Carando Spiral Sliced Hams are fully cooked and are delicious served cold. If you would like to serve the ham warm and/or glazed, follow the directions below.

Heating the Ham:
1. Heat oven to 275°F.
2. Remove all packaging materials including the clear “button” on bone of ham.
3. Place ham in shallow roasting pan. Quarter and half hams should be cooked FLAT/FACE SIDE DOWN. Whole ham should be cooked FAT SIDE UP. Cover with aluminum foil.
4. Bake at 275°F. for approximately 15 minutes per pound until heated through. DO NOT OVERCOOK!

Serve ham now or glaze as directed below.

Glazing the Ham:
1. Remove ham from oven and increase temperature to 425°F.
2. Brush or spoon prepared glaze over ham and between slices.
3. Bake, uncovered, at 425°F. for 8 to 10 minutes.
posted by limeonaire at 5:18 PM on December 24, 2009

I'm in the cold ham WTF? camp.

I've "cooked" my spiral hams every year and never produced anything remotely close to leather. I don't know if Trader Joe's ham is any different than others I have purchased (do they have a latent leathering agent?) but I can't think of any reason to not heat a spiral cut ham, unless you try to cook it like a regular uncooked ham.

(And as long as we're talking brands, I prefer Jon Hamm's John Ham.)
posted by The Deej at 5:29 PM on December 24, 2009

I have done purpleclover's suggestion of the Cook's Illustrated method of warming up a spiral ham. It was a giant, I mean giant, time suck and messy to boot. Before I did it, I would have been all "High five!" but now that I have, I wouldn't recommend it unless your life depended on succulent ham. And I normally love fussy and time consuming things. Shit, I glue 2mm square pieces of paper into patterns using a toothpick.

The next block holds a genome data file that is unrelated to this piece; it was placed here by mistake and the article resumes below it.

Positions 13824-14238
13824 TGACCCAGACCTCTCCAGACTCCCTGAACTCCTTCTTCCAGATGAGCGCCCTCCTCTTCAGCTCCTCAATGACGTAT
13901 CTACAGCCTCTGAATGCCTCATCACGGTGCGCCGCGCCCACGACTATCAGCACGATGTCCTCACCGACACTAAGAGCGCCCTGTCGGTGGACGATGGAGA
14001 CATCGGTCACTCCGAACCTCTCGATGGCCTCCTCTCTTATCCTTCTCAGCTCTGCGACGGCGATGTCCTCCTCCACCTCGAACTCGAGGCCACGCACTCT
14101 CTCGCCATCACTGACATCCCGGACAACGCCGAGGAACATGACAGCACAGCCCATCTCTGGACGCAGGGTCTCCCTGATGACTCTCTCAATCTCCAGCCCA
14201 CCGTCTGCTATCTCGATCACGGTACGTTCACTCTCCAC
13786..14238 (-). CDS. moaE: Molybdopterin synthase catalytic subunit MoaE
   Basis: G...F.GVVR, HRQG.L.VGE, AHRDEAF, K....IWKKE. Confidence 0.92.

I think it will speed things up a lot if you cut it off the bone. But keep the bone. That's a magic soup stick.
posted by Foam Pants at 8:47 PM on December 24, 2009

I just came from an awesome Christmas Eve spread. We had a spiral ham, which was served cold.

What the hosts did was slice up the ham to put it out. Then, they put out buns and various sandwich fixings. It worked, and people demolished the ham.
posted by spinifex23 at 12:56 AM on December 25, 2009

Apparently I've been wasting a lot of time heating ham, then.

Foam Pants, I too don't really recommend the Cook's Illustrated method either. We did it last year, and it was an enormous hassle.

Oh, as for the second part of the question: I just add my own glaze on top of the glaze that comes with the ham. I think more glaze is better.
posted by purpleclover at 2:10 PM on December 25, 2009

OMG, so much good info. I should have known better than to post on Christmas Eve -- when was I going to have time to keep up with the responses? Sheesh.

Love Jon Hamm's John Ham. I just about wet my pants watching that.

I'm also LOLing at "magic soup stick". I was definitely planning on freezing the bone for future soup use, but I will never refer to it as anything but magic soup stick from now on.

I did end up using the CI method, more or less. I slapped some extra glaze on and sealed it up with aluminum foil before I put it in the oven. I didn't heat it ALL the way through, because I ran out of time, but it was fine. The ham was mostly heated sufficiently, and it was DELICIOUS, and not even remotely leather-like. Served the remaining glaze on the side.

Thanks all! Happy 2010!
posted by missuswayne at 1:50 PM on December 26, 2009